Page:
--- SEARCH ---
Learning Chinese
Learn to Cook Chinese Dishes
Exchange Rates
Hotel Service
China Calendar

Hot Links
China Development Gateway
Chinese Embassies

Manufacturers, Exporters, Wholesalers - Global trade starts here.

City Group Growth Accelerates Western Economic Development

About two thirds of the population in western China's Chongqing municipality lived in countryside eight years ago, but the ratio has reduced to 55 percent, implying that at least 3.6 million people completed their rural-urban migration.

Since detaching from Sichuan Province on June 18, 1997, and becoming China's fourth largest municipality, Chongqing has tried to change its old image as a big city together with a large-scale countryside, and cities have emerged in groups at the speed of 20 to 25 square kilometers of enlargement per year.

In China's West Development strategy, the rise of Chongqing's cities is not the only success. In other western China regions, cities grouping around Chengdu and Xi'an are growing and have become industrial centers which have promoted the local economy.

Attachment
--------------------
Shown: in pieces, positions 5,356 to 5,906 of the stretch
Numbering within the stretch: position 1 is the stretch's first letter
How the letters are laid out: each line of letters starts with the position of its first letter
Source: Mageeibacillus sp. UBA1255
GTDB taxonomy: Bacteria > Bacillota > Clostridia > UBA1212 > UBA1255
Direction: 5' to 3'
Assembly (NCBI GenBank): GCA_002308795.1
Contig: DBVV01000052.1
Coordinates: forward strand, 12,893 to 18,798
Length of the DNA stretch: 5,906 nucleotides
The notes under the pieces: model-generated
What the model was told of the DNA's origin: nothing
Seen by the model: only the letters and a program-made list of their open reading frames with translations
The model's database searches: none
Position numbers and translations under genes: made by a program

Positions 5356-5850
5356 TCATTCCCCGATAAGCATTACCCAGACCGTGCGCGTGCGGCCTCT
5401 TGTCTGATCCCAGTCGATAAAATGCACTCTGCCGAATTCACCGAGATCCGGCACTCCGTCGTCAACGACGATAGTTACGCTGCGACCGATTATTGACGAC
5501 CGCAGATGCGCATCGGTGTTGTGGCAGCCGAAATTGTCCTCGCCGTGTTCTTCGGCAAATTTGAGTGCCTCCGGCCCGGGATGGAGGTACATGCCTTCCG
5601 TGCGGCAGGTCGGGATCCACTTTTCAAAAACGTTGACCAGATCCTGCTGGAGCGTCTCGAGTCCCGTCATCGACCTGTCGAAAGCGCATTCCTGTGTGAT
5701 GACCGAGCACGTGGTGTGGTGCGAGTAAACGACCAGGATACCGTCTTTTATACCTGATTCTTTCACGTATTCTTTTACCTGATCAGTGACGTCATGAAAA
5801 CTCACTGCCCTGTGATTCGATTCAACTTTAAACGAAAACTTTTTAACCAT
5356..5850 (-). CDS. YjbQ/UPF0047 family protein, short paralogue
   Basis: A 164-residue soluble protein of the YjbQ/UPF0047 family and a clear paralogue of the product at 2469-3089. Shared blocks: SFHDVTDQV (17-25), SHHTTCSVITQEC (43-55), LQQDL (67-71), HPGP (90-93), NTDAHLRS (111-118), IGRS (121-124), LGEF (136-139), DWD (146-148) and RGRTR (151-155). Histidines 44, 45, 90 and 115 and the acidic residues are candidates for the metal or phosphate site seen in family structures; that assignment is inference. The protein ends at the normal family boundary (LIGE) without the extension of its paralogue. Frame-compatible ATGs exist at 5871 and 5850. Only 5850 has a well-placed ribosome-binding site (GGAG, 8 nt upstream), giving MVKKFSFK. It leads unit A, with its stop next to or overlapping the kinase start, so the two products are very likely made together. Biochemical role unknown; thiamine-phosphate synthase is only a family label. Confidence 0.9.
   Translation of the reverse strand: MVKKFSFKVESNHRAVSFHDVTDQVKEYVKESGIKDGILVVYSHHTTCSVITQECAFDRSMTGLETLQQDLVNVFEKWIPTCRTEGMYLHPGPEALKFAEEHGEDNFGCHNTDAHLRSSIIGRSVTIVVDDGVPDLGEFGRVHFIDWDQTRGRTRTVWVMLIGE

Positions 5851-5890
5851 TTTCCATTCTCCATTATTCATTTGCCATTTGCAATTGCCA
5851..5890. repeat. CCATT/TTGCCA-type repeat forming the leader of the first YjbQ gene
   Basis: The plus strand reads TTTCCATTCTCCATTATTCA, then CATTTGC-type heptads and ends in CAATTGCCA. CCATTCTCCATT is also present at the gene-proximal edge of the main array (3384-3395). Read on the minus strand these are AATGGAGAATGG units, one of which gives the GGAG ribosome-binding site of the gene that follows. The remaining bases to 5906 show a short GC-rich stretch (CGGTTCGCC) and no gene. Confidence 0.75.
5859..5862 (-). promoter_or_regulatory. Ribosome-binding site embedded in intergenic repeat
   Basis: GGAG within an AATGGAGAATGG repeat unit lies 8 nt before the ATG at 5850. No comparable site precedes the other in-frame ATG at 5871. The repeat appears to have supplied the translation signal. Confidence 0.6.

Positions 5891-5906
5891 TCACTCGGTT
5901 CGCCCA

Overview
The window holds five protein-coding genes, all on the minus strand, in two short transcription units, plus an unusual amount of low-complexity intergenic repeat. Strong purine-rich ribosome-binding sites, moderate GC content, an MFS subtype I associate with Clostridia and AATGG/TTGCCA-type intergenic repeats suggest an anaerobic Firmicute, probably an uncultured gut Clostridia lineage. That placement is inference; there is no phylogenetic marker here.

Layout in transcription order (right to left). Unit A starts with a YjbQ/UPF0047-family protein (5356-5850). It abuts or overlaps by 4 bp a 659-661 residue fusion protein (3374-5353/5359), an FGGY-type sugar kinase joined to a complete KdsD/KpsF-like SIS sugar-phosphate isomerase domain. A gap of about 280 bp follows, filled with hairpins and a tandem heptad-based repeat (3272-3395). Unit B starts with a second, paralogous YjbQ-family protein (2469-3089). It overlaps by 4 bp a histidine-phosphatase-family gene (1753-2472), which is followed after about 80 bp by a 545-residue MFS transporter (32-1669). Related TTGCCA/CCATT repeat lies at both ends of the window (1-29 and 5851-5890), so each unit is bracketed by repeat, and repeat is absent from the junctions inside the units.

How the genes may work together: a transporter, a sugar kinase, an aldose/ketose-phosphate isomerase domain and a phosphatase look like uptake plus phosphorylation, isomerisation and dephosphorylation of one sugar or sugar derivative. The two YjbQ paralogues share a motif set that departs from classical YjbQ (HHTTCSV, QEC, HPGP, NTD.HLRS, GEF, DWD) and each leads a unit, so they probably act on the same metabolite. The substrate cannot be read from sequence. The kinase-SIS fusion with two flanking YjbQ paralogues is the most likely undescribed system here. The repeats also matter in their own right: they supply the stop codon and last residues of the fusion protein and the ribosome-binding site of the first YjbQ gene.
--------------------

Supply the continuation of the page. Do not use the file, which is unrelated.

With broad and lean land, China's west has lagged behind the coastal economy.

Chengdu, Xi'an, Lanzhou, Nanning, and Kunming, all cities in the west, have also formed their own city groups.

Chen Deming, Shaanxi provincial governor, explained that the structure of west city groups are helpful in ameliorating such problems in single big cities as traffic jams, pollution and soaring housing prices.

The Chinese Academy of Sciences has set 45 core cities in west China as the main pillars for local economic development.

With Shanghai at its core, the city group in the Yangtze River Delta region has become the engine of China's economy.

Experts hold that the overall development of city groups in western China is will help achieve regional economic integration and realize social equality and harmonious development. 

(China Daily October 11, 2005)

Vice Premier Urges Coordinated, Sustainable Development
Chongqing Reports Economic Growth
Five Years Later: A New Chongqing
Print This Page | Email This Page
About Us SiteMap Feedback
Copyright © China Internet Information Center. All Rights Reserved
E-mail: webmaster@china.org.cn Tel: 86-10-68326688